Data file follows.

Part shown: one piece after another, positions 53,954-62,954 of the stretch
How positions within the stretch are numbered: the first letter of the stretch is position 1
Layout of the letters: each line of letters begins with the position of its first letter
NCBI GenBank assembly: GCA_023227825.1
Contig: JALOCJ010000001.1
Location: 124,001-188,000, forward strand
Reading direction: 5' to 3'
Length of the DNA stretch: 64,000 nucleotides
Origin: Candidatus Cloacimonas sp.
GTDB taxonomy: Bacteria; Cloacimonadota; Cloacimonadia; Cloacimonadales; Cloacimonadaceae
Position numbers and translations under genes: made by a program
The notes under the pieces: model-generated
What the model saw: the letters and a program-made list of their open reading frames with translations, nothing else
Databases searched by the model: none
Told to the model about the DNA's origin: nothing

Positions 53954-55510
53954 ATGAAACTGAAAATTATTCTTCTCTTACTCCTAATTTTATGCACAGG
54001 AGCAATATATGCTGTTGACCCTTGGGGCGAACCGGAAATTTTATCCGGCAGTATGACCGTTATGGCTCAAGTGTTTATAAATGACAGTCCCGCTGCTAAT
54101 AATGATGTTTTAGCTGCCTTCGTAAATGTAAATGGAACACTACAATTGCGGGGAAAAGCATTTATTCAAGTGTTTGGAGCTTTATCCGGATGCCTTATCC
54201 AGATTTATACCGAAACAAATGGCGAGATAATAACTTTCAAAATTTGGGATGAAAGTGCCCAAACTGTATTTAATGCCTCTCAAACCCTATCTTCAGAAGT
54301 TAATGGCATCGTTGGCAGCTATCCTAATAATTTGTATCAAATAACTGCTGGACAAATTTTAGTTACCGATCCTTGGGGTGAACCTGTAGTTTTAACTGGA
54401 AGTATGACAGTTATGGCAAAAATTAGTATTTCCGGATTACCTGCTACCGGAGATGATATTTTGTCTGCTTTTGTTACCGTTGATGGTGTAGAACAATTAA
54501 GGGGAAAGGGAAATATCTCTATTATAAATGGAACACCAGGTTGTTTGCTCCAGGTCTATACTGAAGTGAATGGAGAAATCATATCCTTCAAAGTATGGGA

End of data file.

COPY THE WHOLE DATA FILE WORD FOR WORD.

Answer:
Part shown: one piece after another, positions 53,954-62,954 of the stretch
How positions within the stretch are numbered: the first letter of the stretch is position 1
Layout of the letters: each line of letters begins with the position of its first letter
NCBI GenBank assembly: GCA_023227825.1
Contig: JALOCJ010000001.1
Location: 124,001-188,000, forward strand
Reading direction: 5' to 3'
Length of the DNA stretch: 64,000 nucleotides
Origin: Candidatus Cloacimonas sp.
GTDB taxonomy: Bacteria; Cloacimonadota; Cloacimonadia; Cloacimonadales; Cloacimonadaceae
Position numbers and translations under genes: made by a program
The notes under the pieces: model-generated
What the model saw: the letters and a program-made list of their open reading frames with translations, nothing else
Databases searched by the model: none
Told to the model about the DNA's origin: nothing

Positions 53954-55510
53954 ATGAAACTGAAAATTATTCTTCTCTTACTCCTAATTTTATGCACAGG
54001 AGCAATATATGCTGTTGACCCTTGGGGCGAACCGGAAATTTTATCCGGCAGTATGACCGTTATGGCTCAAGTGTTTATAAATGACAGTCCCGCTGCTAAT
54101 AATGATGTTTTAGCTGCCTTCGTAAATGTAAATGGAACACTACAATTGCGGGGAAAAGCATTTATTCAAGTGTTTGGAGCTTTATCCGGATGCCTTATCC
54201 AGATTTATACCGAAACAAATGGCGAGATAATAACTTTCAAAATTTGGGATGAAAGTGCCCAAACTGTATTTAATGCCTCTCAAACCCTATCTTCAGAAGT
54301 TAATGGCATCGTTGGCAGCTATCCTAATAATTTGTATCAAATAACTGCTGGACAAATTTTAGTTACCGATCCTTGGGGTGAACCTGTAGTTTTAACTGGA
54401 AGTATGACAGTTATGGCAAAAATTAGTATTTCCGGATTACCTGCTACCGGAGATGATATTTTGTCTGCTTTTGTTACCGTTGATGGTGTAGAACAATTAA
54501 GGGGAAAGGGAAATATCTCTATTATAAATGGAACACCAGGTTGTTTGCTCCAGGTCTATACTGAAGTGAATGGAGAAATCATATCCTTCAAAGTATGGGA